Toddler/preschooler Swimming Lessons

Updated on January 19, 2011
M.S. asks from Minneapolis, MN
15 answers

My husband wants to have our daughter, who will be 3 in a couple months, start swim lessons. I'm not sure. In the summer time we go to the beach and our neighborhood pool in the summer I encourage her to be in the water. We play in the water, I help her "float," etc. So she is comfortable in water and learning some basic things.

My questions are: Would swim lessons at this age be much more than that? (getting her comfortable in the water and using her body in it) What's the ideal age to take swim lessons where she will actually learn to swim? Does anyone have experiences with Foss or other swim lesson places, positive or negative?

I would like her to have lessons at some point because my husband is aquaphobic and I have really lousy swimming technique, but I'm not sure what the best age to begin is.

Thanks for the input!

What can I do next?

  • Add yourAnswer own comment
  • Ask your own question Add Question
  • Join the Mamapedia community Mamapedia
  • as inappropriate
  • this with your friends

So What Happened?

Thanks for all the great advice. Regardless of where we live, I agree that swimming is an essential skill that I want my daughter to have, and after all your comments I will definitely jump on board with my husband and look for some lessons sooner than later! Thanks!

Featured Answers



answers from San Antonio on

3 or 4 is a great time to begin swim lessons!

The child needs to be able to pay attention & follow simple instructions.
Sometimes, after age 6 or 7, children become afraid of the water and are harder to teach.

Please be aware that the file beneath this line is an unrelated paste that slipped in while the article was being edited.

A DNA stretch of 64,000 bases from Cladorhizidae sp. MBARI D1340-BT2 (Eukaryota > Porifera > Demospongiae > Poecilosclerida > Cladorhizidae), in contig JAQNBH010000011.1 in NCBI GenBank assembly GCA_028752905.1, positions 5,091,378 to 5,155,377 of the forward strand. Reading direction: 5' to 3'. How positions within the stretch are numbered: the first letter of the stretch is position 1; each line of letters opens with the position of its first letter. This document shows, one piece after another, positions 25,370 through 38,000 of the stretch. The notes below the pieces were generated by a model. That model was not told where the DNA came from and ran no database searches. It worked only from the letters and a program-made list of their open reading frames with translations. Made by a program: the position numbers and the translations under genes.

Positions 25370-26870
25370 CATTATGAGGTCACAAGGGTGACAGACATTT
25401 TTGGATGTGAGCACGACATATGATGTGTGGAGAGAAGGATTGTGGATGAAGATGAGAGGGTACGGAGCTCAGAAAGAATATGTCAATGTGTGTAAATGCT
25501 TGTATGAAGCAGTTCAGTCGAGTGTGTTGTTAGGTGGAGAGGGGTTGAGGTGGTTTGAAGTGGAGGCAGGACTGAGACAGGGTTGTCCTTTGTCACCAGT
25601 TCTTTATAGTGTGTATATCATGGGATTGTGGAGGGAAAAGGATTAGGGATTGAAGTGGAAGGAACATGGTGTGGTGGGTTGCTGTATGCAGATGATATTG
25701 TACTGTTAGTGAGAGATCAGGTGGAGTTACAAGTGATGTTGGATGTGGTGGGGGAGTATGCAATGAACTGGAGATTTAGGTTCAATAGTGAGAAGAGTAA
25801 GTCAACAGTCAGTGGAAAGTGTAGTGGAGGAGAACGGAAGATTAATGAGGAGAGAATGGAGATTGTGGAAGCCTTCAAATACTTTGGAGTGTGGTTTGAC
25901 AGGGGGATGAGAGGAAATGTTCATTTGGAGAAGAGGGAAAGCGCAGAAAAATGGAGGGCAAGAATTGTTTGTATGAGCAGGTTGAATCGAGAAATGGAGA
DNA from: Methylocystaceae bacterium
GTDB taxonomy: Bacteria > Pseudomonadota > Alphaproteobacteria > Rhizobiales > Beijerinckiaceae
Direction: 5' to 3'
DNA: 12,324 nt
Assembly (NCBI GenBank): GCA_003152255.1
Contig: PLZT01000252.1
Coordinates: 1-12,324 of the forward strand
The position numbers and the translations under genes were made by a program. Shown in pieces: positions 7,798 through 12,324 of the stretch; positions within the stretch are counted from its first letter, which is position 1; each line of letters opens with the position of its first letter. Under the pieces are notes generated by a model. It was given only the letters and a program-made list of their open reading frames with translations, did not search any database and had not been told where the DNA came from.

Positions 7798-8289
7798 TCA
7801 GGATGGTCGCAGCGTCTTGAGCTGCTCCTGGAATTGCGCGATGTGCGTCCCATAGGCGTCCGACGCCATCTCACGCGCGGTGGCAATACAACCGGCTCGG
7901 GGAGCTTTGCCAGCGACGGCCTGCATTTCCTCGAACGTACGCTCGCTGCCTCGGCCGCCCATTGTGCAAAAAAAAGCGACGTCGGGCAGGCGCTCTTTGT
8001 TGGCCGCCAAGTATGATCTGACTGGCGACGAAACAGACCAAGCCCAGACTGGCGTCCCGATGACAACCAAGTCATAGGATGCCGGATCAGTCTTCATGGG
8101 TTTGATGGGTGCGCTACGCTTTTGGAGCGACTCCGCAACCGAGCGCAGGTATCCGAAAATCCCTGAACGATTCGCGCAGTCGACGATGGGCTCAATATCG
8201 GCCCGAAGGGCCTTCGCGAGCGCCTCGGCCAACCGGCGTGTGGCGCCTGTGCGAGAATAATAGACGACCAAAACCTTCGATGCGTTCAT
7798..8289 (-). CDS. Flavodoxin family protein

The instructor must really love children and be able to communicate with them. Look for small group lessons---my opinion, never more than 3 preschoolers in a group. And warm water! If the water is too cold the child will not respond well.

Have 3 boys who were all successful high school swimmers and I am a coach and swim instructor.

1 mom found this helpful

More Answers



answers from Redding on

Both of my kids were in the water from the time they were infants. Babies actually instinctively know how to hold their breath. I, personally believe that all children should have swimming lessons. It's not about becoming an Olympic swimmer, but learning water safety and what to do if you get in trouble. Did you know one of the main reasons people drown is because they panic?
Swimming lessons at an early age can be real life savers.
My son loves the water and he was actually recommended for a swim team. He was the youngest in and advanced class and got medals. He was just a little guy. My point is that I don't worry about him swimming in any situaton and he knows how to help someone else in trouble. These are very good things to know.
They usually start out with feeling comfortable with your face in the water, learning to turn your head from side to side to catch a breath, and the all importance of learning how to float on your back. The kicking and arm movements are secondary to all of that. They also teach how to "bob" if you get in water over your head. Bobbing is where you hold your breath, touch off the bottom and kick up for air and bob towards a shallower end.

I think your daughter is a perfect age to begin lessons and I don't believe you will ever be sorry about it.

Best wishes!

1 mom found this helpful


answers from Milwaukee on